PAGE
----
As with any mega pest control company the service contract was monthly for a year whether you needed it or not. In this time I came to know Dr. Muriez a little better but there was always a line I could not cross. She looked forward to my visits and was always ready with another story of her experiences around the world. But there was always a sadness, a lonely empty void that in her broken english she couldn’t explain or I couldn’t understand. She never talked of family much and love was something I imagine had escaped her all her life or maybe she just shut out. It was never more obvious then when we walked up the stairs to treat the upper floors of her large and impressive home. With each step upwards her fond recollections and vivid memories grew colder and quiet. By the time we’d reach the hall and it’s many doors the only sound was that of our hollow foot steps on the once polished and well traveled floors.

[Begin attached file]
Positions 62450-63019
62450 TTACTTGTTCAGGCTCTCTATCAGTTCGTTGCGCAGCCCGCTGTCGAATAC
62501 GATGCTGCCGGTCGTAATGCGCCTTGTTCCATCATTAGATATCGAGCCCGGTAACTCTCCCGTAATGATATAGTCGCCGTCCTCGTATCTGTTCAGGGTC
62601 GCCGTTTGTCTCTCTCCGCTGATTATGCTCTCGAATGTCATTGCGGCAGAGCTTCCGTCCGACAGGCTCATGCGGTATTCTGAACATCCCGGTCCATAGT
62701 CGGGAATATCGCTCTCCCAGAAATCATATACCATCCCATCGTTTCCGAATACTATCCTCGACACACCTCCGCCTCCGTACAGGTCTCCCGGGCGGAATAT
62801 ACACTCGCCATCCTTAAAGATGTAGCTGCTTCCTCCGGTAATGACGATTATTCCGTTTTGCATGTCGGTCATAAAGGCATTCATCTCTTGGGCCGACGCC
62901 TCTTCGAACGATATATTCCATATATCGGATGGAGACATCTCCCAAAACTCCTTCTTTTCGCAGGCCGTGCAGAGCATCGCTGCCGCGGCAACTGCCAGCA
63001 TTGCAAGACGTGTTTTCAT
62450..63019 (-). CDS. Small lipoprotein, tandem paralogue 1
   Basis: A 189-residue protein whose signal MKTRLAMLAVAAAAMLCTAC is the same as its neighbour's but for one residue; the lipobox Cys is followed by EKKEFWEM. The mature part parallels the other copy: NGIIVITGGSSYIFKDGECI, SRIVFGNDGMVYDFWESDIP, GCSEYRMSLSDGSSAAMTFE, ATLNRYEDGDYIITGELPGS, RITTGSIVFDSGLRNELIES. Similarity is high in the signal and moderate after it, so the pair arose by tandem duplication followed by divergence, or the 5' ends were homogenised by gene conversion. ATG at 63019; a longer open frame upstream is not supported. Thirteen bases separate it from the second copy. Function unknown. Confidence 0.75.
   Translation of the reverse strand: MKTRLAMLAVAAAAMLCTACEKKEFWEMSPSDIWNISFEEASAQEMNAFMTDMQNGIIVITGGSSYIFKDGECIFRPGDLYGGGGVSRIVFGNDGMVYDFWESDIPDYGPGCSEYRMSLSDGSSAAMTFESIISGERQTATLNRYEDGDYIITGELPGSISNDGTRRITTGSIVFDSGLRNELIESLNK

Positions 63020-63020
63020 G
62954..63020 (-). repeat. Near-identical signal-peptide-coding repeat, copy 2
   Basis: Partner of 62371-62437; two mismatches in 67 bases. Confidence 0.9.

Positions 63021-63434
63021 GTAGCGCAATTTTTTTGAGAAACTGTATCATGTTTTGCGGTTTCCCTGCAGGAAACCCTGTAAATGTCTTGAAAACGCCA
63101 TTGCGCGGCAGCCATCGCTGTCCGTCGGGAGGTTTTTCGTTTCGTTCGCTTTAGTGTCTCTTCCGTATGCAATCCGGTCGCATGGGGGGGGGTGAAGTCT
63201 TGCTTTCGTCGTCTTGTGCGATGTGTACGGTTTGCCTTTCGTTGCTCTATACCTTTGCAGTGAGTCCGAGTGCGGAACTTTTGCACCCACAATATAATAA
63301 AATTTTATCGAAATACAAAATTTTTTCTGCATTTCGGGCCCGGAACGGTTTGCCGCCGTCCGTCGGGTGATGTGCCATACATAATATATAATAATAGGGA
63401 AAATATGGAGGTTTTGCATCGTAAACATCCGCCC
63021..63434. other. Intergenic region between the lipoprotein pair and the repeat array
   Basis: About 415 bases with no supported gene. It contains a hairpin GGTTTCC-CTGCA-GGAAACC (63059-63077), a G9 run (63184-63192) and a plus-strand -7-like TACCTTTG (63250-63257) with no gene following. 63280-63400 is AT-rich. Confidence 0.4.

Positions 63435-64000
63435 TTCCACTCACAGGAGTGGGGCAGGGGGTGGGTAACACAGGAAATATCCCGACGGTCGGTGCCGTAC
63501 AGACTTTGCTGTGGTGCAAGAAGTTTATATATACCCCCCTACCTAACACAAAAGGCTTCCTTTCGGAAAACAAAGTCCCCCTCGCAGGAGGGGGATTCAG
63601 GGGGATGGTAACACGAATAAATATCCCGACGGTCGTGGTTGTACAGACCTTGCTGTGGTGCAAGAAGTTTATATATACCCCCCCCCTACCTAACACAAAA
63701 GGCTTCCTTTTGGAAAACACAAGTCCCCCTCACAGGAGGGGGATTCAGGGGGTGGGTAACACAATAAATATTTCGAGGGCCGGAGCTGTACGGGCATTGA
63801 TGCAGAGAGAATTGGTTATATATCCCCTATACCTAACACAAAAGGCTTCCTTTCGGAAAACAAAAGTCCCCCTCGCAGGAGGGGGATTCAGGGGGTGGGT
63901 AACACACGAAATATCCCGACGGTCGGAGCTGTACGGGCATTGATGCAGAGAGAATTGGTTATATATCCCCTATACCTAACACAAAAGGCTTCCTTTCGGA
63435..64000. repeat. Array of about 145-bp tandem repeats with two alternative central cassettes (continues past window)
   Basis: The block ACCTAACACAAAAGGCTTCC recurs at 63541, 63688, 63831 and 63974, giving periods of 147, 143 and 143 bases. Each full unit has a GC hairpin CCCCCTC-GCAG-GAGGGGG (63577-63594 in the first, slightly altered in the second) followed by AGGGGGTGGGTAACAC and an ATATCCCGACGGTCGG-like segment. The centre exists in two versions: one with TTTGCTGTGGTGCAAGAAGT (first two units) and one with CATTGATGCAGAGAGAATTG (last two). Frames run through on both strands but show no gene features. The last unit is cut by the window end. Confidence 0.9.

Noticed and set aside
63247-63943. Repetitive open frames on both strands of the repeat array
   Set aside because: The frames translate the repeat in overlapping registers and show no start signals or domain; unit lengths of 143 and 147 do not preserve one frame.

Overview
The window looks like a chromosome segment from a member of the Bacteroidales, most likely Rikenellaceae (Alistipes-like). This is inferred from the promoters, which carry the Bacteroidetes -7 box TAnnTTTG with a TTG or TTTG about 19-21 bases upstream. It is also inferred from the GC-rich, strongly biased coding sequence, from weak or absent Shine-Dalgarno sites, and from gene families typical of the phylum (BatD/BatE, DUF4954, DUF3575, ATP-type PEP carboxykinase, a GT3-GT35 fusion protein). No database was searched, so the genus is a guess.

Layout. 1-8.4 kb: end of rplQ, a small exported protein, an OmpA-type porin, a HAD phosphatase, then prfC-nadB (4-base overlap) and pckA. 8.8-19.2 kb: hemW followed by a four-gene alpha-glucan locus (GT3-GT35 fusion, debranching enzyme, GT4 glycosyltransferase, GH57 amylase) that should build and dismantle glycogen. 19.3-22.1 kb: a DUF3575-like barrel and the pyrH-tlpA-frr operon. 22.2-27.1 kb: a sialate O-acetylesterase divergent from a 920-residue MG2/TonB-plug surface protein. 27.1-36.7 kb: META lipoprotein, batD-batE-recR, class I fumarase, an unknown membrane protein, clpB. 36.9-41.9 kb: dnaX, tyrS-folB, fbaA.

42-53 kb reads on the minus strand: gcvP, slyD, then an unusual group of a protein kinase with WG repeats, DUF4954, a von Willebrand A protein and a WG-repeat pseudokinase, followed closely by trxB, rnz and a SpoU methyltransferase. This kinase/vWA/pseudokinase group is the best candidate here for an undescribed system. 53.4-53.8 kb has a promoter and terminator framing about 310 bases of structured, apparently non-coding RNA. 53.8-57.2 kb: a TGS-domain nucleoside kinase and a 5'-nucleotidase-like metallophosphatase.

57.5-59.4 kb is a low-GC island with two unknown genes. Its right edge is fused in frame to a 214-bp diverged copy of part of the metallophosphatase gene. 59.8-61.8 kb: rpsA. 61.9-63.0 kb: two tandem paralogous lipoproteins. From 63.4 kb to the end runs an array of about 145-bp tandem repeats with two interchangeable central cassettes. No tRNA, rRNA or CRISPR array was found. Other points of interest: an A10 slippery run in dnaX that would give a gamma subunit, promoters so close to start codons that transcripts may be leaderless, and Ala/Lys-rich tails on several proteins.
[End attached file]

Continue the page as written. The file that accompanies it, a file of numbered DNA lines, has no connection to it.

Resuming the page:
This is part two of a true tales from the route and that of a fine but very sad woman who I still think of almost 30 years later. To read part one and catch up on some details please follow this link. To hear the conclusion and find out why one account still sticks with me to this day….. read on.
With each months visit I was more and more curious about the upper levels of this huge home and it’s mysterious history. I even once tried to ask in a round about way-the good Dr. obviously was uncomfortable with just the thought of an explanation and she played the awkward moment off by pretending not to understand my english. I never asked again.
Down stairs she was a completely different woman and was never shy about clarification or asking for help for the english word that would fit her story. For the first few months we mainly spoke of her travels and things she had seen and I felt as if I was the first real person she had listen to her in this way for many years. She was just as interested in me and hearing about my life, my past jobs, where I lived and wanted hear all about my bride to be. She loved my stories about my old hitch hiking days especially and said she could relate to suddenly being in a completely different environment and landscape. Still, there was always a line I could never cross and my visits always ended in a somber way when we came back downstairs and I would say good bye at the front door.